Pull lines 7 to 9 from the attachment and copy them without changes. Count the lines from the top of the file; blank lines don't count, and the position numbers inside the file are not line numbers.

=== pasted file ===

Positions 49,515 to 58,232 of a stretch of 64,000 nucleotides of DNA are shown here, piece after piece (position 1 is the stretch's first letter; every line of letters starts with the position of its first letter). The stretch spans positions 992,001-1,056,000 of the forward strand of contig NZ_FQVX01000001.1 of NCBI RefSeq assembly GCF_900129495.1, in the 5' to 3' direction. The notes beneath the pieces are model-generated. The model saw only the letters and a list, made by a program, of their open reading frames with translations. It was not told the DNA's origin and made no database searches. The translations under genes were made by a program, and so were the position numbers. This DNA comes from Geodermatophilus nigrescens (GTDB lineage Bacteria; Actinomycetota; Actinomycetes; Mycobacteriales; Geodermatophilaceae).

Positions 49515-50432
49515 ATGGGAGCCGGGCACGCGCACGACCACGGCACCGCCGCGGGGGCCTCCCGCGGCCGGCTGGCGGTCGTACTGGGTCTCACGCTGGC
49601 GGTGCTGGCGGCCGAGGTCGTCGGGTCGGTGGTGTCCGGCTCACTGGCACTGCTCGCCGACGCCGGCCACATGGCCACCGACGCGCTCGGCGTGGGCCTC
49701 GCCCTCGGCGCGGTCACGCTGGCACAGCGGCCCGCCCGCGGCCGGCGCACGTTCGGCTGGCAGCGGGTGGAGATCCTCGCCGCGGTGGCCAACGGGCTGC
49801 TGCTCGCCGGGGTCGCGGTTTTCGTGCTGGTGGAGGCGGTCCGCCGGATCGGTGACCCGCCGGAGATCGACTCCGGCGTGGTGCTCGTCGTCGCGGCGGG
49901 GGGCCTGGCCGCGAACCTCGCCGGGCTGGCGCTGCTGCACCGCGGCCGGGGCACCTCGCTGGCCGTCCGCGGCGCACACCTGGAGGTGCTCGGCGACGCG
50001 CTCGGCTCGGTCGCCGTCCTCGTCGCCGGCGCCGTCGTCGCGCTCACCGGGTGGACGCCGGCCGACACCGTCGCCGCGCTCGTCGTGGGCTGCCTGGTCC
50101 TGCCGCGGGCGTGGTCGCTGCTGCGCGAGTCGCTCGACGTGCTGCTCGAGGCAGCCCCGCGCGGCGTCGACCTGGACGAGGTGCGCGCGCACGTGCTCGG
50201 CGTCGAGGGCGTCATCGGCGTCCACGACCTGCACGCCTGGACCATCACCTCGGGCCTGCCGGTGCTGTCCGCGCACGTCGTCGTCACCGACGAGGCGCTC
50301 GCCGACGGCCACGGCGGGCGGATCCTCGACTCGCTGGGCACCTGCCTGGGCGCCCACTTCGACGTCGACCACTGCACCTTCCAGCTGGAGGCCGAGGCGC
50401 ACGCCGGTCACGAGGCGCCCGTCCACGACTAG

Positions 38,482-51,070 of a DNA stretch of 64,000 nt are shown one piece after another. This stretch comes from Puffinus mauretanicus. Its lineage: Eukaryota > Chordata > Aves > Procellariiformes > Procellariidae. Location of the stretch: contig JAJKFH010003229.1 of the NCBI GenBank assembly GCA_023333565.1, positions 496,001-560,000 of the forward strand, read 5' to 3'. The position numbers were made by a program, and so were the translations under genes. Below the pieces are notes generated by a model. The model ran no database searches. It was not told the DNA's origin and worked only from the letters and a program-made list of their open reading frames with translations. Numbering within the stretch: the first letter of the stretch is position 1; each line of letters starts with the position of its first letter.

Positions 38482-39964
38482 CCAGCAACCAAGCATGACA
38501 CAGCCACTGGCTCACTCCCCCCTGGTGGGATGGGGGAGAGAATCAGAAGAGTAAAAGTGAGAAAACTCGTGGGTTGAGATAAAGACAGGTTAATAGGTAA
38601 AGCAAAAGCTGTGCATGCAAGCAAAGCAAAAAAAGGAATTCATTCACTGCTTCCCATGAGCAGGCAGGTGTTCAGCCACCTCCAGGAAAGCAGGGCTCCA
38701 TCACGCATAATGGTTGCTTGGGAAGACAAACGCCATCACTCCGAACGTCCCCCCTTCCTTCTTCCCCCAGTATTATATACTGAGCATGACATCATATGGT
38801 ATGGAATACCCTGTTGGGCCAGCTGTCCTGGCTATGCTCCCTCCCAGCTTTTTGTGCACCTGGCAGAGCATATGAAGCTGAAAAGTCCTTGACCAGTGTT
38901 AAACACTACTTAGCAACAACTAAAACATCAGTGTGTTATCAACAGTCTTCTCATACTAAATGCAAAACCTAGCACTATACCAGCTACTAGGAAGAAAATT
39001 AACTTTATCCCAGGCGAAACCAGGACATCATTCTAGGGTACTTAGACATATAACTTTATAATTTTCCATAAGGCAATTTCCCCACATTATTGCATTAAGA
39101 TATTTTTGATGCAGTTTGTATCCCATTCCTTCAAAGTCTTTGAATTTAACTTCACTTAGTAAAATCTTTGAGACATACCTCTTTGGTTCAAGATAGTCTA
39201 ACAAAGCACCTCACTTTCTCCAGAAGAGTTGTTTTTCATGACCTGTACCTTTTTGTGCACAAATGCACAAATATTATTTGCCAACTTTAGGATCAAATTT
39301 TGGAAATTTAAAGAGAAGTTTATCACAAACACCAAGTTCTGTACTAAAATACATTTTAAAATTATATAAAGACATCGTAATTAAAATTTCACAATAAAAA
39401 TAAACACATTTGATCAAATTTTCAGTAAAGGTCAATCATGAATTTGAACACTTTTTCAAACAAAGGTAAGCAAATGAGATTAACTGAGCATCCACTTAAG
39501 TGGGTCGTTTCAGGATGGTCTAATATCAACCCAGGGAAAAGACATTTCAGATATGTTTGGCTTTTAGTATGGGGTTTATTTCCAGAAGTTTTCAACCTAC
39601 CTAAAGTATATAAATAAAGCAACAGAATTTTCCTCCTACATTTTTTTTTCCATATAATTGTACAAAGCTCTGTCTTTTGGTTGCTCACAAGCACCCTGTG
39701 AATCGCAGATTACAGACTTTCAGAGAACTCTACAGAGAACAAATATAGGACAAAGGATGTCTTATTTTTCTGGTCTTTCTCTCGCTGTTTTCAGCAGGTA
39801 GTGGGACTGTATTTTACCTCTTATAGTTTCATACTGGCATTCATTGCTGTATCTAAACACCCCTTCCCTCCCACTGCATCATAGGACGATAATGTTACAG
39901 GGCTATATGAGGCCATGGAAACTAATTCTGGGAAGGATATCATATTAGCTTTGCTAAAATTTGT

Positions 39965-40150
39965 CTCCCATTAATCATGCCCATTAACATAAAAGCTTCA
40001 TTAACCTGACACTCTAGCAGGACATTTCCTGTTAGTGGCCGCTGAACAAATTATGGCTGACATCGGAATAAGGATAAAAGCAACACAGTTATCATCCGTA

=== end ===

49901 GGGCCTGGCCGCGAACCTCGCCGGGCTGGCGCTGCTGCACCGCGGCCGGGGCACCTCGCTGGCCGTCCGCGGCGCACACCTGGAGGTGCTCGGCGACGCG
50001 CTCGGCTCGGTCGCCGTCCTCGTCGCCGGCGCCGTCGTCGCGCTCACCGGGTGGACGCCGGCCGACACCGTCGCCGCGCTCGTCGTGGGCTGCCTGGTCC
50101 TGCCGCGGGCGTGGTCGCTGCTGCGCGAGTCGCTCGACGTGCTGCTCGAGGCAGCCCCGCGCGGCGTCGACCTGGACGAGGTGCGCGCGCACGTGCTCGG